Modern Norse Heathenism--also called Ásatrú--like all religions, has a religious calendar. It must be pointed out, though, that unlike other pagan reconstruction groups, Ásatrú does not have a definitive record of the pre-Christian holidays it seeks to revive, and so must reconstruct the calendar, usually cobbling together folk holidays from Germany, England, and Scandinavia, into a not-quite-coherent calendar. The problem is that many of the same holidays will carry different names, depending on the branch of Ásatrú the practitioner or group is following. The three main holidays are Yule, Winternights, and whatever name is given to the beginning of the summer.

Also, other holidays, aside from being built on folklore, are also based on a hypothetical Indo-European calendar of Eights: the "Eight Sabbats" of Wicca, which are somewhat based on the Celtic calendar of four Quarter Days and the four seasonal days: November 1, February 2, May 1, and August 1; the summer and winter solstices, and the vernal and autumnal equinoxes. While there is some slight evidence for such a calendar, this is all supposition.

What will follow is a discussion of the dating, months, and the generally agreed-upon religious festivals of Ásatrú, as culled from various books and websites. Major festivals are in bold, while modern, minor festivals are italicized. It is worth noting that the major holidays are generally seasonally based, while the modern minor holidays are more memorial days dedicated to historical figures who refused to convert to Christianity.


Ásatrú Folk use the date "R.E."--"runic era"--as opposed to the Western "AD" or "CE" as both are dated from the birth of Jesus of Nazareth. Instead, they begin their era in what the West dates 250 BC/BCE--so that for the day I am writing this, it is 2253 RE. This date is chosen, as it is thought to be the age of the earliest artifacts with runes carved on them.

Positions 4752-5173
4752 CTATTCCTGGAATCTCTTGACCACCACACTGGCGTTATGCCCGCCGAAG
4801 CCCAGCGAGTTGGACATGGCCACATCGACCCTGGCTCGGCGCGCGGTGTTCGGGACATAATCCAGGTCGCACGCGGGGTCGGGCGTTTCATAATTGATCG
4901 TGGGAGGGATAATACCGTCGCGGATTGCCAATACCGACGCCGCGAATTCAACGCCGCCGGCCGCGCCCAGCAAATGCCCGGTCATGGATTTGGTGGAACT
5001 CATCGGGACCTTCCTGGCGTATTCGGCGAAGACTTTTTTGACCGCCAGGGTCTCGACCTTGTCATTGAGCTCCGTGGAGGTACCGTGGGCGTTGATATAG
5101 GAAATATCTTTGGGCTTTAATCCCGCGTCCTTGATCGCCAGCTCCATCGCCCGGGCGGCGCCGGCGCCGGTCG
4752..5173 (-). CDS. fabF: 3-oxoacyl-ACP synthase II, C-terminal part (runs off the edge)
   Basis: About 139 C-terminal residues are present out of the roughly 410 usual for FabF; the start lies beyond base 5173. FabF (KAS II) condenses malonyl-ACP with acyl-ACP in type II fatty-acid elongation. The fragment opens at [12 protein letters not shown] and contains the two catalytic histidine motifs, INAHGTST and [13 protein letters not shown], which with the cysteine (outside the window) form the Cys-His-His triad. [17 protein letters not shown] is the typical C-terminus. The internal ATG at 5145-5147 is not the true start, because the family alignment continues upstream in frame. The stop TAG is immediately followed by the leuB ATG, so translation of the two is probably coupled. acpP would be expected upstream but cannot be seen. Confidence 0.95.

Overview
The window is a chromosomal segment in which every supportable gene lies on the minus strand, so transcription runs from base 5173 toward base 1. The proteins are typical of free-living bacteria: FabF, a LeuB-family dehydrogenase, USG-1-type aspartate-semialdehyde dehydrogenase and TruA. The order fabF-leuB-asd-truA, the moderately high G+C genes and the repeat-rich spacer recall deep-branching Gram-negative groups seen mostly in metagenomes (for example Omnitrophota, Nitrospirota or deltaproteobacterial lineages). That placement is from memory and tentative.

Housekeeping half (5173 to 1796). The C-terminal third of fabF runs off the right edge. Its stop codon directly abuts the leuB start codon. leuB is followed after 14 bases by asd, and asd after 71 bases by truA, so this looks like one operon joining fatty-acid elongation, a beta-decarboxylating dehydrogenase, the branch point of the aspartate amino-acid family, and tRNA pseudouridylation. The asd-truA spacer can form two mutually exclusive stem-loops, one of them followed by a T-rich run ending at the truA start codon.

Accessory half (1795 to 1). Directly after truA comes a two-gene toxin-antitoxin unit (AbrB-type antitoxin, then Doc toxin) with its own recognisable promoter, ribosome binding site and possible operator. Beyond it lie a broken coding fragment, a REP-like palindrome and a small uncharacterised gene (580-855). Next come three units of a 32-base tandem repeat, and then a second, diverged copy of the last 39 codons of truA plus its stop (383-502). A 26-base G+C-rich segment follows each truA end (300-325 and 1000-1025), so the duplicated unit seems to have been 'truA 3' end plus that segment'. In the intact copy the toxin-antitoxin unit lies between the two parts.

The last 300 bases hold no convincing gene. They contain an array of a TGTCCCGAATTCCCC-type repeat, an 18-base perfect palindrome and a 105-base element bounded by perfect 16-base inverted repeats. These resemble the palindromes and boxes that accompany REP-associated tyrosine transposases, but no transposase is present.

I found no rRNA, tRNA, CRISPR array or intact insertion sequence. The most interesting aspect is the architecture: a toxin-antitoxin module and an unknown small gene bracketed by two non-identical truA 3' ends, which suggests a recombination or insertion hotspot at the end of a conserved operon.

Religiously, Ásatrú Folk use the old, non-Roman names for the months, usually based on either the original names (usually Icelandic or Anglo-Saxon, depending on the tradition), or on the old folk names for the full moon.

Modern/Roman    Folk Names      Anglo-Saxon       Icelandic

January         Snowmoon        Æfter-Giuli       Thorri
February        Horning         Solmonath         Gói
March           Lenting         Hredhmonath       Einmanudhr
April           Seedmoon        Eostre            Gaukmanudhr/Saidtidh
May             Merrymoon       Thrimilemonath    Eggtidh
June            Meadmoon        Ærre-Lithe        Solmanudhr
July            Haymoon         Æfter-Lithe       Heyannir
August          Harvest         Weodmonath        Tvimanudhr
September       Shedding        Haligmonath       Hanstmanudhr
October         Hunting         Winterfyllith     Gormanudhr
November        Fogmoon         Blotmonath        Frermanudhr
December        Yule            Ærre-Giuli        Hrutmanudhr

It is important to note that the Anglo-Saxon year seems to be divided into the "Giuli" (Yule, winter) half, and the "Litha" (summer) half. Now, whether this is their own tradition, or picked up from the Celts, who divided the year into summer and winter (signified by the Irish holidays Samhain and Beltane), is unknown. Still, the months surrounding Yule and Litha are defined by whether they appear before or after these days.


As most of the days of the week in English are derived from Norse gods anyway, most Ásatrú Folk use the usual day of the week, or a reconstructed form.


Yule is, of course, the winter solstice, occuring around December 21. It's name is derived from jul, meaning "wheel"--the wheel of the year turns and begins new. This is yet another case of faulty folk etymology. The word jul, while looking similiar to the word jól via hjól, is not in fact derived from this word, meaning "wheel." The etymology and meaning of Yule is actually unknown. (Thanks, Gritchka.)

Remembrance for Raud the Strong
January 9. A Norwegian chieftain who was tortured and killed by Olaf Tryggvason for refusing to convert.

Occurs at the end of January or the full moon. Originally an old Icelandic holiday, it was reinstituted in the 19th century. It is thought to have celebrated Thorri, an Icelandic god of winter--NOT Thor. Thorri's wife Góa represented the spring. However, modern Ásatrú Folk celebrate Thor.

Disting occurs in early to mid February. Originally a Swedish festival, though there is evidence that there may have been an Anglo-Saxon holiday called Ewemeoluc--Ewe milk. This bears (no surprise) a striking similiarity to the Celtic holiday of Imbolc/Oimelc, which occured on February 2. It has since been adopted by modern Ásatrú Folk as the celebration of the coming Spring.